The action all takes place in and around Adam’s house. Being the size of a toy itself, the robot car is frequently impeded by simple household obstacles like furniture, books, and boxes. These are all rendered in a clean, colorful style that is pleasing to the eye. Given the time period in which the bulk of the game takes place, plenty of nostalgic details from the eighties and nineties are littered throughout the environments. A Super Nintendo and an old VCR are wired up to the Wright family’s CRT TV. A boom box, a model of a DeLorean, and Dungeons & Dragons pieces are just a few of the many particulars spotted in the background. It’s a lot of fun seeing all these objects-turned-obstacles from the diminutive perspective of the robot as it searches Adam’s room, the living room, the kitchen, a small greenhouse, the garage, and other household locations.
In keeping with the eighties theme, musically the game reminded me of a mellow version of bladerunner with its near-pure tonal themes. The score fades into the background, never feels repetitive, and suitably matches the state of your journey, conveying a more ominous mood when returning to the less-than-perfectly altered present. Sound effects are well done, with the thumps and bumps of moving around the environment accompanied by the whir of the robot driving along and the hydraulic piston buzzes of its grabber arm in motion. The little bot is also quite chatty, commenting on each objective in the mission as well as bits of background scenery you come across. With its warm, calm, male-sounding voice and optimistic outlook, it makes for a fun companion throughout the adventure. I even felt a twinge of sadness for it when it returned to the present to see the results of its meddling.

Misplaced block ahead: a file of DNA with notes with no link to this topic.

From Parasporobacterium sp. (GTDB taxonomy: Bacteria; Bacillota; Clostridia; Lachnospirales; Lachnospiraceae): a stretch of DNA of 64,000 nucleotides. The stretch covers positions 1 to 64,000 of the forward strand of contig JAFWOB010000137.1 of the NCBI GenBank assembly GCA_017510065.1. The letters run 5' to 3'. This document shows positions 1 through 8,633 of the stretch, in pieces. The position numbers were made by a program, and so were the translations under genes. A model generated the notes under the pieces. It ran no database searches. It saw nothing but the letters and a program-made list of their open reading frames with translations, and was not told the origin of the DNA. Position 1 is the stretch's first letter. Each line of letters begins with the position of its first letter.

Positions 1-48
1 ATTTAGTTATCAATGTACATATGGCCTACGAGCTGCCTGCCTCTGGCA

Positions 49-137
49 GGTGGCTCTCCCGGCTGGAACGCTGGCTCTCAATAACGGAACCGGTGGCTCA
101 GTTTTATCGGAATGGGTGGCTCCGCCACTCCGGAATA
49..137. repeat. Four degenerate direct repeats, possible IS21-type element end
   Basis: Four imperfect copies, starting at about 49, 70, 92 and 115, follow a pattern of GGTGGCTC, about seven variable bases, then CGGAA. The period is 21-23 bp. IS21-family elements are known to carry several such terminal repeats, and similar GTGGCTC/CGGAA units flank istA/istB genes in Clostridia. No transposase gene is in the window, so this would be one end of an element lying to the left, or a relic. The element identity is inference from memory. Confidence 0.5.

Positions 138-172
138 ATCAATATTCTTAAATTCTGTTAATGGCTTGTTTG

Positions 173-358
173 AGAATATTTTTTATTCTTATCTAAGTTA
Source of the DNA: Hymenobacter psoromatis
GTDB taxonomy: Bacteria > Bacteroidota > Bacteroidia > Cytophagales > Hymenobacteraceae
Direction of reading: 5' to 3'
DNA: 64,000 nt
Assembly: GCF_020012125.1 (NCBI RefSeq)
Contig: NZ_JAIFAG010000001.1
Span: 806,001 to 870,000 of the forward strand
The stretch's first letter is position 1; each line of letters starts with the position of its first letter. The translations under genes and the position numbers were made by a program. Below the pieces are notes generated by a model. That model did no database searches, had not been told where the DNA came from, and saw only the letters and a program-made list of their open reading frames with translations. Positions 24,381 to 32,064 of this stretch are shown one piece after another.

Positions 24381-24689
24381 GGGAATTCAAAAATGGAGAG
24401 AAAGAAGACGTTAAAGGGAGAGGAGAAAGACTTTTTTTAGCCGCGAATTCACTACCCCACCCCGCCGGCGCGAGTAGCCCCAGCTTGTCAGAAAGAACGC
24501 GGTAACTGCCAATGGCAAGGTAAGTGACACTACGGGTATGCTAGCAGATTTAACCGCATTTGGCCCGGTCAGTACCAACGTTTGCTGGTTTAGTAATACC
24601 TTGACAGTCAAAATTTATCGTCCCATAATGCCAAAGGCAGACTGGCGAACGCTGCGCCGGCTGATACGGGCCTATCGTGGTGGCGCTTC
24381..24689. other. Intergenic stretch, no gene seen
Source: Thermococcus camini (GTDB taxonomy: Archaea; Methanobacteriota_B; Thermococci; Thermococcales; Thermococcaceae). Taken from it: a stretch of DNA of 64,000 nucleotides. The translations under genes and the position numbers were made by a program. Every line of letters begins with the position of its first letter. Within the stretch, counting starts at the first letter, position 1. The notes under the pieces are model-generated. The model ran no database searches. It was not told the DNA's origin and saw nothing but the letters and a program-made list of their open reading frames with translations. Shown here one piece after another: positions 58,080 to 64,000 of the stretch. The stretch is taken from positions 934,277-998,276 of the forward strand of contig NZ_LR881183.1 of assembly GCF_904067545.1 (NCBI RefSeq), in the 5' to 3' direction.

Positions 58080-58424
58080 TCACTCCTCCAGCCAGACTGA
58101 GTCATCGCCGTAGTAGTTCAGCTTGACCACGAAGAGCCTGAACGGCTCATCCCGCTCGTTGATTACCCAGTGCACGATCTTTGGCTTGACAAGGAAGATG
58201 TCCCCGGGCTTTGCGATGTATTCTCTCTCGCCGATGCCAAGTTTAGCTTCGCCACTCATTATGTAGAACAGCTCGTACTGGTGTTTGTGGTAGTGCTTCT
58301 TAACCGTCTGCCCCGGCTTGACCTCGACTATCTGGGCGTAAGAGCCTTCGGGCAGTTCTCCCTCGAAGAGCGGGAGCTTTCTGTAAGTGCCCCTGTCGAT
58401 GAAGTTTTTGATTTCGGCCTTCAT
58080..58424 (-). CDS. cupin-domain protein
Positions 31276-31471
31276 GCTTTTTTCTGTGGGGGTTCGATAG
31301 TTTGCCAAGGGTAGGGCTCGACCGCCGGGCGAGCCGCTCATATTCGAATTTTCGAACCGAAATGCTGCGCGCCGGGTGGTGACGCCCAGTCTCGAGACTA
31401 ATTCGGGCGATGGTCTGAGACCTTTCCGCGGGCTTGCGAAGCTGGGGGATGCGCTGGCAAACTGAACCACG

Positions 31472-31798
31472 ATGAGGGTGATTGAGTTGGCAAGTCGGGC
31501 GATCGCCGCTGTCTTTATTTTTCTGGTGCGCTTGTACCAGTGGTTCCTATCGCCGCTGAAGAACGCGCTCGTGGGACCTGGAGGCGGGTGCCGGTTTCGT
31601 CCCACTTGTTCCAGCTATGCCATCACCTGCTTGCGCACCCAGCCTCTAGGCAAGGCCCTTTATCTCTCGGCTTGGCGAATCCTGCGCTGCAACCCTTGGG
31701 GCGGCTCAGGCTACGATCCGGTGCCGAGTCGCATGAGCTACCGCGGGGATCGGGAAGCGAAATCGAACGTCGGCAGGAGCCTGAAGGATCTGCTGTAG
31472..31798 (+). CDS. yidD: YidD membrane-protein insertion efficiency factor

TimeLoader does not feature traditional adventure puzzles. There are no dialog trees, no inventory to deal with, just a few small items that can be picked up with the grabber claw. Instead, the entire focus is on navigating the environment and figuring out how to maneuver around different obstacles. During its journey, the bot gains additional abilities by finding such attachments as a screwdriver, capacitors for charging small electrical devices, and a soldering iron. These can be used on a few hotspots scattered around the environment, which are highlighted by ghostly arrows or brackets when the robot draws near. A quick tap of a button when close enough and the robot will use the appropriate tool for the job. For example, get near a screw and the robot will whip out its screwdriver to drive it in or pull it out.
Aside from these tools, the robot also gains enhanced springs for higher jumps, which allows it to access areas on its second return to the past that it couldn’t the first time. Near the very end of the game, it finally gains a harpoon capability for its grabber arm, but this proves to have been an unfortunate design choice. With the harpoon grabber, you have the ability to jump off of a surface and press a button to slow down time, which allows you to direct the harpoon’s line of fire in a similar fashion to throwing items. The harpoon can then be shot to snare things like doorknobs to swing across spaces that can’t be covered by jumping alone.
That sounds simple in theory, but in practice I found the physics simulation for performing these jump-swings to be too inconsistent to be reliable. This is no more apparent than in the game’s final sequence, where a series of jump-swings must be performed in rapid succession during one of the few timed sections. This occurs within minutes of first getting the harpoon, which means you don’t have the chance to gradually master this new mechanism. Movement through this final series of jumps, which involves avoiding the cat bent on the robot’s destruction, is so wildly inconsistent and inaccurate that I almost stepped away from the game in frustration.